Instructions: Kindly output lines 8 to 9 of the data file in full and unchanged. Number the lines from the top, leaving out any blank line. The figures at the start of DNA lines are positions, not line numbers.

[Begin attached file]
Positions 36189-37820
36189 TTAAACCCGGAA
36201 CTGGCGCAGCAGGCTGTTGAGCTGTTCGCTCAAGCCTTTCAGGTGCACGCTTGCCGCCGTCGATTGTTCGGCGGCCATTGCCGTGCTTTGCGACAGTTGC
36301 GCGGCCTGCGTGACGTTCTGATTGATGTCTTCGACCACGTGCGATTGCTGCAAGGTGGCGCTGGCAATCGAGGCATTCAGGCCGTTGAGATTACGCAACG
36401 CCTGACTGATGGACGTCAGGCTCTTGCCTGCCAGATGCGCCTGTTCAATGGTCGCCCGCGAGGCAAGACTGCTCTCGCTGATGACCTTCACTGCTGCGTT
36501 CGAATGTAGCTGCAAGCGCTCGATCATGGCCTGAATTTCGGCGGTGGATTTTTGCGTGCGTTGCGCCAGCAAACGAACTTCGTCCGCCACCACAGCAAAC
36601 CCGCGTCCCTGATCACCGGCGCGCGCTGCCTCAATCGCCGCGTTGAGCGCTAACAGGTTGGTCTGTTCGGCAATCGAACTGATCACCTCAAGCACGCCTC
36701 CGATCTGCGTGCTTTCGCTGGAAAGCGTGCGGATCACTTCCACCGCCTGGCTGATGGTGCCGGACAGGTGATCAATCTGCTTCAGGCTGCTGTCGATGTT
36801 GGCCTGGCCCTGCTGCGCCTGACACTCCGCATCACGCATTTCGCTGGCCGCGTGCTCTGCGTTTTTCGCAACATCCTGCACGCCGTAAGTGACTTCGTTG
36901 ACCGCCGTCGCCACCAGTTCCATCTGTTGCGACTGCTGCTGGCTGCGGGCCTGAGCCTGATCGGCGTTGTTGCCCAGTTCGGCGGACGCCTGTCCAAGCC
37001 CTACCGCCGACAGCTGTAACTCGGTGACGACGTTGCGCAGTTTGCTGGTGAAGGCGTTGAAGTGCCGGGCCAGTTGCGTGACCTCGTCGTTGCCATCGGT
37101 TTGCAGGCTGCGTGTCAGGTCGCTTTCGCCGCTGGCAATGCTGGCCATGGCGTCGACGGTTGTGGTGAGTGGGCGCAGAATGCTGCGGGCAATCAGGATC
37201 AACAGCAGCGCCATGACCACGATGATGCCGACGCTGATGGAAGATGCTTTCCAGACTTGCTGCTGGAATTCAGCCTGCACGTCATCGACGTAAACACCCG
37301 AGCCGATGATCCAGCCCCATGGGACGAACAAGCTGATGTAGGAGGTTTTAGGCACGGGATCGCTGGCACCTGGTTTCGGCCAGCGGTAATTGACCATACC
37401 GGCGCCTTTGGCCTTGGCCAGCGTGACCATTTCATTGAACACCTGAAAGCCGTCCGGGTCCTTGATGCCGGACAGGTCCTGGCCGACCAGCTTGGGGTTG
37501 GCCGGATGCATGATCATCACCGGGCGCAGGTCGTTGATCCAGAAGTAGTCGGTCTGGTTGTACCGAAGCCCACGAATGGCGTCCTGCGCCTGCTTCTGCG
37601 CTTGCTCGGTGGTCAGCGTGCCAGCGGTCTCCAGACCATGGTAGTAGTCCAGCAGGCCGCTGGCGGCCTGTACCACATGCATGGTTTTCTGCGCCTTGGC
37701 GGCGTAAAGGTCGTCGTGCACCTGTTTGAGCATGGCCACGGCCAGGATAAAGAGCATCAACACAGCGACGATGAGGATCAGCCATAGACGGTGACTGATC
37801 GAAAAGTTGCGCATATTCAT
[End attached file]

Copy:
36701 CGATCTGCGTGCTTTCGCTGGAAAGCGTGCGGATCACTTCCACCGCCTGGCTGATGGTGCCGGACAGGTGATCAATCTGCTTCAGGCTGCTGTCGATGTT
36801 GGCCTGGCCCTGCTGCGCCTGACACTCCGCATCACGCATTTCGCTGGCCGCGTGCTCTGCGTTTTTCGCAACATCCTGCACGCCGTAAGTGACTTCGTTG